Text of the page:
Viruses need to attach to cells to infect them, and they do this by binding to specific receptors on the cell. If a virus can’t attach, it can’t infect. Some receptors are very specific to an individual animal species, while some are more general. These differences in receptor binding explain why some viruses only infect one species (or cell type) while others can infect more. Therefore, understanding how a virus attaches to cells can help us figure out what types of cells and what species it can infect.
A newly published study in the Journal of Virology investigated this concept for the COVID-19 virus, based on knowledge obtained from the related SARS virus (Wan et al. Receptor recognition by novel coronavirus from Wuhan: an analysis based on decade-long structural studies of SARS. J Virol 2020). They looked a specific viral protein (spike protein) of the COVID-19 virus, and the cell receptor (angiotensin converting enzyme 2 (ACE2)) that SARS uses as its binding site to invade cells. Their analysis “confidently predicts” that the COVID-19 virus also uses ACE2 as its receptor. They also predict that a single genetic mutation at one location in the virus’ genome could significantly enhance its ability to bind, and that surveillance for this mutation should be performed.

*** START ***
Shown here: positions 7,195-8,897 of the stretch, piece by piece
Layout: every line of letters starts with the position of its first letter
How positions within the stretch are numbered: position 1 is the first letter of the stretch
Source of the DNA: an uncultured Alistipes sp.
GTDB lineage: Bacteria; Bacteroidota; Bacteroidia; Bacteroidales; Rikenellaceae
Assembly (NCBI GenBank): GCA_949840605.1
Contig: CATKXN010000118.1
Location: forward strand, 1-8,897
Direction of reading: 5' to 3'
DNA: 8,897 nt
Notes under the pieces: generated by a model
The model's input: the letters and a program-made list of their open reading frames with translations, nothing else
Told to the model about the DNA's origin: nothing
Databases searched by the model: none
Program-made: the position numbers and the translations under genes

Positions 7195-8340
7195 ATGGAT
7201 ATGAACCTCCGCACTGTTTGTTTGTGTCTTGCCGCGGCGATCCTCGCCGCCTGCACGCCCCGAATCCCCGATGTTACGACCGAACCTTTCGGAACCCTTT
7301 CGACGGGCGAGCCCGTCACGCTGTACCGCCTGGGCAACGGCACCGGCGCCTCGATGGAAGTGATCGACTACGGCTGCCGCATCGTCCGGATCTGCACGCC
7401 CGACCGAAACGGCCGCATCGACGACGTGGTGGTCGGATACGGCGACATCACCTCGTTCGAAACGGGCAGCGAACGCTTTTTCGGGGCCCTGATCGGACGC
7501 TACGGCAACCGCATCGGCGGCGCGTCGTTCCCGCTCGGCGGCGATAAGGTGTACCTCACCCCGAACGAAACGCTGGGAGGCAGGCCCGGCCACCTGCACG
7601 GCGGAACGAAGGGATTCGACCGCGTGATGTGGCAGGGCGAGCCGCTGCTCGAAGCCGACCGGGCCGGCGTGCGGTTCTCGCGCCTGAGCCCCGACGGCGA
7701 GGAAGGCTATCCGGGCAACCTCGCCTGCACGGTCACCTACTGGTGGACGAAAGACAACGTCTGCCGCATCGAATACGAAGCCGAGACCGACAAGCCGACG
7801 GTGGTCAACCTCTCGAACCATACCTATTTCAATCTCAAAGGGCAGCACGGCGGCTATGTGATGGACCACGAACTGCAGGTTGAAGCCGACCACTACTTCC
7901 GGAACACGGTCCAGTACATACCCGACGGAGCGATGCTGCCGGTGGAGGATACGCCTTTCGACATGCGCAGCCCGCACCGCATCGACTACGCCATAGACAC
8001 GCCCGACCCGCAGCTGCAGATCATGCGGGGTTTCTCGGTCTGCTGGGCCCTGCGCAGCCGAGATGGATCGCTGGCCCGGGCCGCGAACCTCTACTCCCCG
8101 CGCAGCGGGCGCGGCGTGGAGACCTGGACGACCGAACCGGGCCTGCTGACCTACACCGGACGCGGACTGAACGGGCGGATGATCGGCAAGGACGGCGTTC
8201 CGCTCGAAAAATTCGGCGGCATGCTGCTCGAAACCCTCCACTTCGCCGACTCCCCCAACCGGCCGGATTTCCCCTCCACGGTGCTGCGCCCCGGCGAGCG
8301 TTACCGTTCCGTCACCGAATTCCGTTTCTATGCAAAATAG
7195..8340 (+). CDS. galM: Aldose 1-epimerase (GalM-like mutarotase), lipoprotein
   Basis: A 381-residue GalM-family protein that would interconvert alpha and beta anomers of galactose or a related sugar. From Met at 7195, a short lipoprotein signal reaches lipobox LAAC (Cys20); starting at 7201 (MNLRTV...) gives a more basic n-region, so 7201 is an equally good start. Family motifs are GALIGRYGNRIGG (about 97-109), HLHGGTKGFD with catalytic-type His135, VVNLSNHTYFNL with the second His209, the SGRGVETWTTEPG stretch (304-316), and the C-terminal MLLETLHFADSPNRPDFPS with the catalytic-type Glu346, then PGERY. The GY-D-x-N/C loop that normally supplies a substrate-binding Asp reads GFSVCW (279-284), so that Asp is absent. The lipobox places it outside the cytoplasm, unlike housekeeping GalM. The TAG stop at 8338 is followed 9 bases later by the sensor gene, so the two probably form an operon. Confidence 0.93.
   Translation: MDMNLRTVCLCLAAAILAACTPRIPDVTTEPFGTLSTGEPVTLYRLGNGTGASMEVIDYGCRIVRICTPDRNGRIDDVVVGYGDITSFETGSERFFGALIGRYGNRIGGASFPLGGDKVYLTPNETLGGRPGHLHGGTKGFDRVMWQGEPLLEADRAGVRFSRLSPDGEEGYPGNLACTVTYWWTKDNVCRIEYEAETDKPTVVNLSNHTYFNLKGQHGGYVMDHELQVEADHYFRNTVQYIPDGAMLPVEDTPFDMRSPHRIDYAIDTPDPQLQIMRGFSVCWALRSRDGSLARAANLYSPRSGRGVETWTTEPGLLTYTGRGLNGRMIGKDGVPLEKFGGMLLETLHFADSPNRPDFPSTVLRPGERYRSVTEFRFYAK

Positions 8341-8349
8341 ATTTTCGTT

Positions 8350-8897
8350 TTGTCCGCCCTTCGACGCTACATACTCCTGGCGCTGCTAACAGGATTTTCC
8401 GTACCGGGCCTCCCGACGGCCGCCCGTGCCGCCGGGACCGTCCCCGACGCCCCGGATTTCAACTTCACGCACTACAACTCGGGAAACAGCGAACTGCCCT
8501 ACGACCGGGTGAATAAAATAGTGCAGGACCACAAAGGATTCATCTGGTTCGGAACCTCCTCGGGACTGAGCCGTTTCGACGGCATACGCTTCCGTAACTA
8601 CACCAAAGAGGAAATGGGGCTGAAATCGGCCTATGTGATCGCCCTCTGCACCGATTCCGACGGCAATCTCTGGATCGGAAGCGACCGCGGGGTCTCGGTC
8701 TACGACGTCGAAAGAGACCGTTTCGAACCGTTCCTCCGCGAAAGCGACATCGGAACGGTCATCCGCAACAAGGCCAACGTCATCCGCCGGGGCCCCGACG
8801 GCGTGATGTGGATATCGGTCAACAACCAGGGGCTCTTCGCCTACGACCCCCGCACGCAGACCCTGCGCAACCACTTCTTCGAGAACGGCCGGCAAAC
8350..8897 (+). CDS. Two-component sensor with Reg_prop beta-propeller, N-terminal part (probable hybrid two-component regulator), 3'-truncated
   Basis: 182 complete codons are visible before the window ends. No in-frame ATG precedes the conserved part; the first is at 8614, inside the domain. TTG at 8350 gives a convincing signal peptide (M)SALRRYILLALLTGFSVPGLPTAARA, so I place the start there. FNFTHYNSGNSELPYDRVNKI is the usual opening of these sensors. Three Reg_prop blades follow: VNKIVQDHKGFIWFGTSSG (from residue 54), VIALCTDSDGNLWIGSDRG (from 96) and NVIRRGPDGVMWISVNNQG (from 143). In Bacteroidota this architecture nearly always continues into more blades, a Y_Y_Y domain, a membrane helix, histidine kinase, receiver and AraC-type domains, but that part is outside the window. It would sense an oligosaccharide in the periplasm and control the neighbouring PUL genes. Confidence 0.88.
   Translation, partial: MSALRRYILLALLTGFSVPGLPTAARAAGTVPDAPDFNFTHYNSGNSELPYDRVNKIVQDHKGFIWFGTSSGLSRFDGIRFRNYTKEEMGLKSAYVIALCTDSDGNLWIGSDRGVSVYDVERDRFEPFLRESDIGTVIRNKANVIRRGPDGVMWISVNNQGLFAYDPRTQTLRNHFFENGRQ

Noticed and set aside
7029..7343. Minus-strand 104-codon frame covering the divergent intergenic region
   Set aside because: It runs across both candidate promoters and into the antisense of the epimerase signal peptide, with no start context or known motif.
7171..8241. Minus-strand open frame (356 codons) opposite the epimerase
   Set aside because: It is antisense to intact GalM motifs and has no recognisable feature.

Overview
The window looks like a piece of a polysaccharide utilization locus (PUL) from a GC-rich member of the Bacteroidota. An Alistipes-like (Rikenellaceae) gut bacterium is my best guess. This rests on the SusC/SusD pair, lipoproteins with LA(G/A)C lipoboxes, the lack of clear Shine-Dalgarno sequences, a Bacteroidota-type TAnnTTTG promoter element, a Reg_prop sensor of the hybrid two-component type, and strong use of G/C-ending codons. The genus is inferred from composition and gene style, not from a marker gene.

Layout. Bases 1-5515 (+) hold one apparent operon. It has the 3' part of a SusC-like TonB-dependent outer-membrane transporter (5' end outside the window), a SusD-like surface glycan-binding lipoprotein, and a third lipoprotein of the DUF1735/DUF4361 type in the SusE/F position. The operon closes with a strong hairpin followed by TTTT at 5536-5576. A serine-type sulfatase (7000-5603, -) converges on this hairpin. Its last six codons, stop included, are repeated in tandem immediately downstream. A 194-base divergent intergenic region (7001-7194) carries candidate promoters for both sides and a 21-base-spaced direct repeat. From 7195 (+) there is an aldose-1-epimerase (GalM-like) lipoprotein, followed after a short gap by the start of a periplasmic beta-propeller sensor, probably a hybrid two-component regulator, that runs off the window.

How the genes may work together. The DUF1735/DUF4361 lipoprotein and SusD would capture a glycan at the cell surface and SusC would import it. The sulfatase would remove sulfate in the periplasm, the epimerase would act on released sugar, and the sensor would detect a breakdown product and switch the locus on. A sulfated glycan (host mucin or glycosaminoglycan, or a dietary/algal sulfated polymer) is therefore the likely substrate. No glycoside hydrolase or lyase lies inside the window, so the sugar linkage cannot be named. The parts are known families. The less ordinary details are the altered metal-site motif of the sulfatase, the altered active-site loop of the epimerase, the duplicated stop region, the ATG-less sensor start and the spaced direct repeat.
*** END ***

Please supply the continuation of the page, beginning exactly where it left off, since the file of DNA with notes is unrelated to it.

There’s also an animal side here, in the vein of what I’ve been talking about for a while. This study predicts that the COVID-19 virus can bind to ACE2 in pigs, ferret, cats and some non-human primates with similar efficiency as it does in people.
That’s why I’ve been pushing to make sure infected or quarantined individuals are kept away from animals, and that investigation of their contacts and exposures includes animals. The potential susceptibility of cats is obviously a concern given their commonness as pets and the close interaction many people have with their cats. Pigs could be an even worse issue. If pigs could be infected and shed the virus, and it got into the commercial pig population, it would potentially be an even worse issue. As with SARS, mice and rats are likely resistant to infection – that’s good from the standpoint of them not being reservoirs in the wild, but it also means they can’t be used for experimental study (as these are the most common lab animal species).
I assume there will be lots more to come about this virus and how it works.